Another Look at Annuities
Last year, I wrote a pair of columns on TSP annuities:
This week, I'd like to revisit the issue, addressing questions submitted by readers after those columns on annuities. I have my TSP in the 2020 life-cycle fund because that's about when I planned to retire. I'm wondering if I should move it to the 2030 life-cycle fund to gain a higher return and because I'll be 74 at that time.
I'm not a financial adviser, but I do know a few things about investing in the TSP. First of all, there is a lot that can happen between now and 2020, so continue to modify your investments and strategies as your plans change.
The L 2030 Fund will not always have a higher interest rate than the L 2020 Fund. The rates of return for the investments held in each fund will fluctuate based on the holdings within that fund.
The idea behind the life-cycle funds is to reduce the volatility of your investments as you approach retirement. The question is, when will you need to start withdrawing from the TSP? When you retire, what other sources of income will you have? Since you will be 74 at the time you are planning to retire, you will be facing required minimum distributions from the TSP after you leave federal service, so you won't have the option to leave the money in the TSP untouched. You will be required to begin taking payments, or transfer the money to an IRA to receive your required minimum distributions through a different method.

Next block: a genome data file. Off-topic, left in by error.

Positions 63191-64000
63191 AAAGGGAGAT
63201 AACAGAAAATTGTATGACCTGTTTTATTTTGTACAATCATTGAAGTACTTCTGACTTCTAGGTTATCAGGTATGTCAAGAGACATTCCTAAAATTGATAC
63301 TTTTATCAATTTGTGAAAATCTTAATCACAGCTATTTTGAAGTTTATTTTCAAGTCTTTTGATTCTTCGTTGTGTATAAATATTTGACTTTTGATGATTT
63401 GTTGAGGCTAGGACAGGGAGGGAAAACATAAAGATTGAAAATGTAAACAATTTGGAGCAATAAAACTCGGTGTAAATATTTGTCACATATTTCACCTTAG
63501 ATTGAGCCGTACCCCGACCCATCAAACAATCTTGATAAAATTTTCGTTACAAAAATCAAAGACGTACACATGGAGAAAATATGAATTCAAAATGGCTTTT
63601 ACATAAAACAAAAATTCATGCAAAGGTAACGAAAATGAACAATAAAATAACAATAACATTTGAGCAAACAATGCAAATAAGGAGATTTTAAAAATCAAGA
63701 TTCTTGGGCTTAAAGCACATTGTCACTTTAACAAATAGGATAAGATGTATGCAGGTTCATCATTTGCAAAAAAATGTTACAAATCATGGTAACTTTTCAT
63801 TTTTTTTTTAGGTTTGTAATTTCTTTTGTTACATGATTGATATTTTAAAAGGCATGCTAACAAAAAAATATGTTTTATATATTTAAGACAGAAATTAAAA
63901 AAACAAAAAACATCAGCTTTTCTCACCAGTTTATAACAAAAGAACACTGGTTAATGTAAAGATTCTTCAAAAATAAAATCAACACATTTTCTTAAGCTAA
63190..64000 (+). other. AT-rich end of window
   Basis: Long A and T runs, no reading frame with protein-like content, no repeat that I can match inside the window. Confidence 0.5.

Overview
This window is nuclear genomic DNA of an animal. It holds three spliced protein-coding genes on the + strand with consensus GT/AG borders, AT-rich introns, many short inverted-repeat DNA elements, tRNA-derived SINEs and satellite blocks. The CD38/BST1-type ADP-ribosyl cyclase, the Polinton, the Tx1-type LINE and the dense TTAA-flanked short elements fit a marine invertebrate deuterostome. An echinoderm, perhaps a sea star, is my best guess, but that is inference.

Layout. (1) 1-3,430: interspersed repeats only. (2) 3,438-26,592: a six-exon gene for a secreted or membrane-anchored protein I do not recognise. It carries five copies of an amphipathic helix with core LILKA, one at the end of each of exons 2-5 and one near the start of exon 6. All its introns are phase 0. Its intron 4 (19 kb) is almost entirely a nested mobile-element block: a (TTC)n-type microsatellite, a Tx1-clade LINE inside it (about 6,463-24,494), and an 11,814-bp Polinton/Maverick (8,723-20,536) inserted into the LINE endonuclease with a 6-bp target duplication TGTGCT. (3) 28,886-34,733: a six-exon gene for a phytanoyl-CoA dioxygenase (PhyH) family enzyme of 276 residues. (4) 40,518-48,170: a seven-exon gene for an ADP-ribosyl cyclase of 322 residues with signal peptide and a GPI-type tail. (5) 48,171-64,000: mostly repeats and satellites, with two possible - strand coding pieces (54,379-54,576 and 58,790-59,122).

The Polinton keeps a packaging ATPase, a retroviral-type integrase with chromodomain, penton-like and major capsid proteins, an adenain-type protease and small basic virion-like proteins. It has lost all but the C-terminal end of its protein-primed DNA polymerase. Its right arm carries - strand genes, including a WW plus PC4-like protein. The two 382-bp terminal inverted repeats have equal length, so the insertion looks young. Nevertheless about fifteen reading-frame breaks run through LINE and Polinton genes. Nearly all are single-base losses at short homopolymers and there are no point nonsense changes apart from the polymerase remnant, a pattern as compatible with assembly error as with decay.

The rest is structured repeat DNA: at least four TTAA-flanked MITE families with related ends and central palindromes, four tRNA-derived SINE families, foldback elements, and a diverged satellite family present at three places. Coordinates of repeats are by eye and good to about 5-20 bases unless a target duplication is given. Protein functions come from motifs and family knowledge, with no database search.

You are to be congratulated for diversifying your TSP to take advantage of the different performance results of the various funds it includes. You could choose a combination of L 2020 and L 2030 to further allow for diversification of your investments.
I recently retired under the Civil Service Retirement System. I net $3,652 monthly and have $90,000 in my TSP. My wife is 58 and under FERS, with 20 years' service and a base annual salary of $50,000. She has $100,000 in her TSP. I am 62 and have been told I am ineligible for Social Security even though I have the required 40 quarters of Social Security earnings. The retirement income for my wife will be pretty small. What do you recommend I do with my TSP now?
Again, I will preface my comments by saying you may wish to consult a financial adviser rather than a benefits specialist. But since you asked, here are my thoughts. First, if you have 40 credits of coverage under Social Security and you are age 62, you are eligible for Social Security retirement benefits even if you are receiving a CSRS annuity. You will be subject to the Windfall Elimination Provision since you retired under CSRS, but this only reduces your SSA benefit, not eliminates it.
The one thing that might prevent you from collecting your own Social Security benefit at age 62 is if you are still working and have earned income higher than the current limit of $14,160. Until you reach your full Social Security retirement age, there is a $1 offset to your SSA benefit for every $2 of earned income above the earnings limit. The limit applies only to wages, salaries and self-employment income. The earnings limit is not affected by pensions, annuities or other forms of unearned income.